A relatively large percentage of the software that a normal internet user encounters in his/her online activities are or can be malicious in some form or other. Most of these Malwares are detected by Antivirus software, Spyware removal applications and other similar tools. However, this protection is not always enough and there are times when a small, benign looking binary sneak through all these levels of protection and compromises the system and the user’s data. The reasons for this breach can be:
> Users not updating their Antivirus signatures regularly
> Users not keeping their systems well patched
> Failure of Antivirus Software’s heuristics engine
> New or low-profile Malware that has not yet been discovered by Antivirus vendors
> Custom coded Malware which cannot be detected by Antivirus
> Firewall not installed or not properly configured
Malwares are continuously evolving, and Antivirus vendors are finding it difficult to keep up with this ever increasing threat list. In some cases, the vendors may opt not to include a signature for a particular piece of Malware. However, this should not prevent knowledge seekers from using freeware tools and techniques to analyze the files and develop their own prevention and detection mechanisms. Though the Antivirus Softwares are continually getting better and more sophisticated, a small but very significant percentage of Malwares escape this predefined screening process and manages to enter and compromise both the system and the network itself. Unfortunately, this percentage of the Malwares escaping this predefined screening process is also growing everyday.
It is essential for users and absolutely essential for administrators to be able to determine if a binary is harmful by examining it manually and without relying on the automated scanning engines. The level of information required after an analysis is done differs according to the user's needs. For instance, a normal user might only want to know if a binary is malicious or not, while an administrator might want to know more like the registry values the binary injects, the copies of infected files it creates, the types of files the binary infects and also the actual payload information and what it does. That means, he may want to completely reverse engineer the binary for his purposes.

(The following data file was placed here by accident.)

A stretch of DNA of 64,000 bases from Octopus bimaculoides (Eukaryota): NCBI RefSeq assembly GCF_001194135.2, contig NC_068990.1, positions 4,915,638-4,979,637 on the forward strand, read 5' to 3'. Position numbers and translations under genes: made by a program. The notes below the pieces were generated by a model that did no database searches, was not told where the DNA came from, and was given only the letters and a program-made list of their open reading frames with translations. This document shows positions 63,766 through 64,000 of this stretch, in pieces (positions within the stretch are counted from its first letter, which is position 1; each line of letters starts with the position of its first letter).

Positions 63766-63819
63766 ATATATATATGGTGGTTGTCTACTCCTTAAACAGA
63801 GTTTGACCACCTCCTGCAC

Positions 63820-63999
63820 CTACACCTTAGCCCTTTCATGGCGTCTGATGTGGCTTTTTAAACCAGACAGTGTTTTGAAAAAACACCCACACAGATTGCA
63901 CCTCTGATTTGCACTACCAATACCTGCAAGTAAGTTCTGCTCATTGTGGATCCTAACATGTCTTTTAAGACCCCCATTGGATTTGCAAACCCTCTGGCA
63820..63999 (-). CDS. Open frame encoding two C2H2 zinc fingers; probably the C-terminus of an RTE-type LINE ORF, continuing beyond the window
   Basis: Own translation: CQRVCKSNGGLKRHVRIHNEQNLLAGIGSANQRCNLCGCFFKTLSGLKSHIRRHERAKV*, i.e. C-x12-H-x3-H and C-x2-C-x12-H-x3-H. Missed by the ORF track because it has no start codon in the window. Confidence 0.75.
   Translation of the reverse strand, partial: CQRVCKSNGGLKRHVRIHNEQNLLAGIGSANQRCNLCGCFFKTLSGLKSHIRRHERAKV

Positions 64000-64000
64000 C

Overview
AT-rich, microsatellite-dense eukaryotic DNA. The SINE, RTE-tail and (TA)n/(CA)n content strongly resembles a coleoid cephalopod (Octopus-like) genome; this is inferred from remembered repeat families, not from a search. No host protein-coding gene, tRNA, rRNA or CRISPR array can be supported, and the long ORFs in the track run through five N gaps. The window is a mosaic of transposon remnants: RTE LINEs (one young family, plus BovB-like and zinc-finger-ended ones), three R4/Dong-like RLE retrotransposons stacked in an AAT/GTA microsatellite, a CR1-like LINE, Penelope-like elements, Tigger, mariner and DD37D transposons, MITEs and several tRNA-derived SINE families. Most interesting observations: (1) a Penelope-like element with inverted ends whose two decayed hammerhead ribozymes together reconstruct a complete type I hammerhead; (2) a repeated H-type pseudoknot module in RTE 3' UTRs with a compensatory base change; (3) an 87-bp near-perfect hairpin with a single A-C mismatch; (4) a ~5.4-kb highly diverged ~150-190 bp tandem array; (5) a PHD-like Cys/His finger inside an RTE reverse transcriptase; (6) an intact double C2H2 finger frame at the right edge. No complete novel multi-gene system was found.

Techniques for Malware Analysis
There are basically two techniques that are used for analyzing a Malware:
> Code analysis
> Behavior analysis
In most cases, a combination of both these techniques is used. However, we will consider code analysis first.
Code analysis is one of the primary techniques used for examining Malwares. The best way of understanding the way a program works is, of course, to study the source code of the program. However, the source code for most Malware is not available. Malicious software is more often distributed in the form of binaries, and binary code can still be examined using debuggers and disassembles. However, the use of these tools is often beyond the ability of all but a small minority because of the specialized knowledge that is required. Given sufficient time, any binary, however large or complicated, can be reversed completely by using code analysis techniques. We will deal with some aspect of code analysis and reverse engineering process later.
Behavior analysis is more concerned with the behavioral aspects of the malicious software. Like a beast kept under observation in a zoo, a binary can be kept in a tightly controlled environment and have its behavior scrutinized. It is mainly done in Virtual OS environment so that the effects of the Malware can be kept under control. Analysis of activities or changes it makes to the environment (file system, registry, network, etc), its communication with the rest of the network, its communication with remote devices, and so on are closely monitored and information is collected. The collected data is properly documented, analyzed and the complete picture is reconstructed from these different bits of information.
The best thing about behavior analysis is that it is within the scope of an average administrator or even a normal user. Though reverse engineering using behavior analysis does not lead to the generation of the binaries code, it is sufficient for most users' needs. For instance, it is not sufficient for an antivirus researcher but for most other users or Administrators, behavior analysis can fulfill all their needs. In this article, we will deal mainly with the behavioral analysis of the Malwares and the ways and tools with which we can do that.
For more details, download zipped PDF article from in my CastleCops post....
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.:: Malicious Brains ::.
Article on Malware Analysis:
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Edited by Budfred, 10 March 2008 - 10:09 PM.